I caught up with an old newspaper buddy last night.

I hadn’t seen Gordon in more than seven years. Since our days as starving writers at the alternative weekly, Metro, our lives had gone in different directions. Gordon moved on to another urban weekly and then to the university setting, where he’s been a lecturer and media advisor the past 11 years; after Metro, I did two years at a daily before getting out of the business.

Last night we met up at Piqueo’s, a fantastic “high-end Peruvian restaurant,” as Gordon rightly calls it. Over plates of polito and pastelito de choclo and a pitcher of sangria, we dove into a passionate discussion of novel writing — specifically, how it’s almost impossible not to pour your heart and soul into a first draft, to write tens of thousands of words in a drunken literary lust, only to realize much later that they just don’t serve your novel.

It got me to thinking. Are these wrong turns, as painful and time-consuming as they are, nearly impossible to avoid? When it comes to a process as consuming and visibility-impairing as writing a novel, are these wrong turns truly something to bemoan? I’m starting to think they’re crucial parts of the process. Maybe, in order to get to something that works — to find our gems amidst our own muck — we must understand that we’re going to write crap along the way.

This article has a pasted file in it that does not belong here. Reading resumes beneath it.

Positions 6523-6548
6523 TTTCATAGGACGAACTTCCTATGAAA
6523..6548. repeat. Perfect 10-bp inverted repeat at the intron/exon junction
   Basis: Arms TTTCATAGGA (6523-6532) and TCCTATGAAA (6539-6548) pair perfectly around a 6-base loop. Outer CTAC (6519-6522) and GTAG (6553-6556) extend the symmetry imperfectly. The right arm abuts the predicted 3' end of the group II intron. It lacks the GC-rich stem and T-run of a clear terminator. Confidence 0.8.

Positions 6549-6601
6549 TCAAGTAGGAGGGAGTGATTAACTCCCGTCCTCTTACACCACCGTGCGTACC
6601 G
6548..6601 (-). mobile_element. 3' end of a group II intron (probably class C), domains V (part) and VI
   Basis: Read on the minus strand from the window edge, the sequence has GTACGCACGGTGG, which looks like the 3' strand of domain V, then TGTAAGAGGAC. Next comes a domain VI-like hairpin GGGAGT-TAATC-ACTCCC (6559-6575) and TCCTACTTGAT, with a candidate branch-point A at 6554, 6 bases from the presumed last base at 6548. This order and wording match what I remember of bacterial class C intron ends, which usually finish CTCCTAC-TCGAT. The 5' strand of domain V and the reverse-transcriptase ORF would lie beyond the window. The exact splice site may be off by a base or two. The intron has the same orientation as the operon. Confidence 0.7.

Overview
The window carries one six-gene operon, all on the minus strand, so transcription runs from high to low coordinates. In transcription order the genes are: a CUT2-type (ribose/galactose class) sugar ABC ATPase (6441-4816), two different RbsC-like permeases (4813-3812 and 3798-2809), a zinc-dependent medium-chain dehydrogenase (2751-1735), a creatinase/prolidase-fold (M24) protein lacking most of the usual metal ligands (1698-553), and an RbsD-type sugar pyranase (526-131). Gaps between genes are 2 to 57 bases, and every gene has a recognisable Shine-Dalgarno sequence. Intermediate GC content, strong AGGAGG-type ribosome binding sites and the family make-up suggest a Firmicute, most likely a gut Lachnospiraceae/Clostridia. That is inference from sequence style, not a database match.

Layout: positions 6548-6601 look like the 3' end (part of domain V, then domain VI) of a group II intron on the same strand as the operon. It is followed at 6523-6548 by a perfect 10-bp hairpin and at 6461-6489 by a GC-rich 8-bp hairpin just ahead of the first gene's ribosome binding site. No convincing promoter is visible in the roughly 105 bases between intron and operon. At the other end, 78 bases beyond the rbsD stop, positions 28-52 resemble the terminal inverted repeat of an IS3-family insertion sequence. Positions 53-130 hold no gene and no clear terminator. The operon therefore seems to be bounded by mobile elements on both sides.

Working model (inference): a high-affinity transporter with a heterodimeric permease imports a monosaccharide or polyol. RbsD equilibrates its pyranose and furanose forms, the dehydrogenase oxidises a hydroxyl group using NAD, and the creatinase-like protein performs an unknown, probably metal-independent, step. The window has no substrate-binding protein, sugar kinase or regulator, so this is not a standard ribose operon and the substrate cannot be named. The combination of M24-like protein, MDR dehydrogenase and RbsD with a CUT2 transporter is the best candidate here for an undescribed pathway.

As luck would have it, all of this came to a head today when I shared the “first draft” of my latest reality-based video with my director here at Sun. She immediately identified one segment that did not serve my story and another that needed more development. I shook my head and told her I should have seen this earlier.

Her response? “No, this is part of the process.”

I think I agree.